Wilderness Safety and the TRUTH about Wilderness Survival: Treating "wild water."
My opinion on this topic is in accord with the C.D.C. and the E.P.A., so to keep the recor...Read more
Hammocks really are great! While I don't personally know of any pads that work well to add warmth to a hammock, I have made 3 different top quilts before which are very similar to an underquilt. Making your own is a great option and you shouldn't be afraid to try it! My top quilt was actually my first sewing project and it was a lot of fun. The most expensive part is usually the down insulation, but you can use down from good quality pillows if you decided to go this route. Here's a blog post that I did about making my third top quilt: Here
Let me know if you have any questions about making an underquilt if you decide to go this route!
I’ve used a simple nylon mesh hammock and a rainfly as my lightweight backpacking sleep/shelter solution for years. Initially I just lined the hammock with whatever clothing I wasn’t sleeping in, then put my sleeping bag on top of the clothing. This provided only a spotty, lumpy layer of cushioning insulation. A big improvement is to first place a narrow air mattress in the hammock (a blow-in mattress, not self-inflating). Besides an insulating air space, the mattress adds some support and stiffness to the hammock. Since it’s not on the ground the mattress isn’t subject to risk of abrasions or puncture so can be quite lightweight and inexpensive. Another detail I found important is to vary my sleeping bag’s weight, style and materials depending on the season; and to do the same for what clothing I sleep in. For example I found a hooded mummy bag with a full length zipper provides the most ability to adjust the bag’s position in the hammock and around my body; and is also the easiest for me to get into and out of when using the hammock. I’ve sometimes put a reflective “space blanket” between the hammock and air mattress as an additional layer but I’m not sure if it helps retain body warmth or not. In bug season I toss a rectangle of mosquito netting over the rainfly and clip the bottom edges to the hammock with plastic clothes pins. I usually carry a second mesh hammock and lightweight rainfly so that where possible I can have a dry place off the ground for my pack and gear. This also provides a separate spot from my sleeping area to hang wet rain gear etc. My hammock sleeping style has been comfortable even in very rainy, snowy winters in the Oregon Cascade mountains. It may leave you much too exposed for sleeping in sub-zero weather.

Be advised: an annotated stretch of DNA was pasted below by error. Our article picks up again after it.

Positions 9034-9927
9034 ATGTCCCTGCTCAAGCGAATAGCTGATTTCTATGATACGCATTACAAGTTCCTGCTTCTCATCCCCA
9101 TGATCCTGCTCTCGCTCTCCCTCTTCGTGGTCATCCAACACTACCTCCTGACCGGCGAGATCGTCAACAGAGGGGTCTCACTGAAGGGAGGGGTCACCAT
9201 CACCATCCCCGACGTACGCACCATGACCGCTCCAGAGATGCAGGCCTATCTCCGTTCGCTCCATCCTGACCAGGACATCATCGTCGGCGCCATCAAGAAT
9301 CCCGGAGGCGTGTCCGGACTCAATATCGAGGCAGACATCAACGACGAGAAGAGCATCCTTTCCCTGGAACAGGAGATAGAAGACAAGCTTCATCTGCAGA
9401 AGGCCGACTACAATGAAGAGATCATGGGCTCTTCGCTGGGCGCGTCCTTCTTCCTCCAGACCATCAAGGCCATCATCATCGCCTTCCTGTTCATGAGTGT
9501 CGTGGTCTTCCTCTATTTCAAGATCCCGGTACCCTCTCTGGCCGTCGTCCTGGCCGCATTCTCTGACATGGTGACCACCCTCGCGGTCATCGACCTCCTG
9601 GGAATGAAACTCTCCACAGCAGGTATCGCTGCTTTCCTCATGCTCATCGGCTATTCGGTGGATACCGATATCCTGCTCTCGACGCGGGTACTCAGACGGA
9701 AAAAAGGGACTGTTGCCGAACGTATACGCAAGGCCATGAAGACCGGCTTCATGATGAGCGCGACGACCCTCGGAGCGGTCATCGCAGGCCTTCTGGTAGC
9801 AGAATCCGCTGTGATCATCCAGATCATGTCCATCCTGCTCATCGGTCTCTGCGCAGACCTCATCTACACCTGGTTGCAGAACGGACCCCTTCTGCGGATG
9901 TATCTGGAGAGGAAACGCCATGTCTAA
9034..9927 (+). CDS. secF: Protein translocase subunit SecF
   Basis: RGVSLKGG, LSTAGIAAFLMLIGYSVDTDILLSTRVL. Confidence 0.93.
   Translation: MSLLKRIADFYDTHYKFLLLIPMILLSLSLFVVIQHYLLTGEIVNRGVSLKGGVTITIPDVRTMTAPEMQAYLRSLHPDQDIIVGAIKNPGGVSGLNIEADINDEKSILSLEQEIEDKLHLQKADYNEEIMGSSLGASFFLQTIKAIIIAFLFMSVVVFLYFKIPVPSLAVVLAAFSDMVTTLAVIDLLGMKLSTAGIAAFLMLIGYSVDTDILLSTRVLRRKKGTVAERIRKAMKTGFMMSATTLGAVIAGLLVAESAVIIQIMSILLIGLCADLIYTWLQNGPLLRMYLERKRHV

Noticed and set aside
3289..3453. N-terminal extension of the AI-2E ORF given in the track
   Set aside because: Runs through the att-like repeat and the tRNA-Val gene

I use the Big Agnes Superlight Q-Core pad. Light weight and it has kept me comfortable down into the 30's... (never had an opportunity to try it below that since I bought it).
I started with a 40-degree underquilt. After being really cold on a three-day, two-night backpack in Virginia, I invested in a 20-degree underquilt. But I backpack at least three or four times a year and am hoping to raise that number. I don't see making my own quilts in my future, as Noah mentions. But if that's doable for you, it's an excellent option.
Does anyone have any experience with either making your own top quilt (down preferred) or do you have a top quilt you recommend. I’m usually a relatively colder sleeper than most. I’m really looking to shed some weight from my sleeping bag and would like to get the weight down to about 1-1.5 pounds.
Therm-a-rest makes some really nice quilts. I have a corus HD and its rated to 40 degrees so its keeps me warm on the chilly summer nights but comfortable on warmer ones too. It weighs 1lb 8oz so a little heavy but worth it!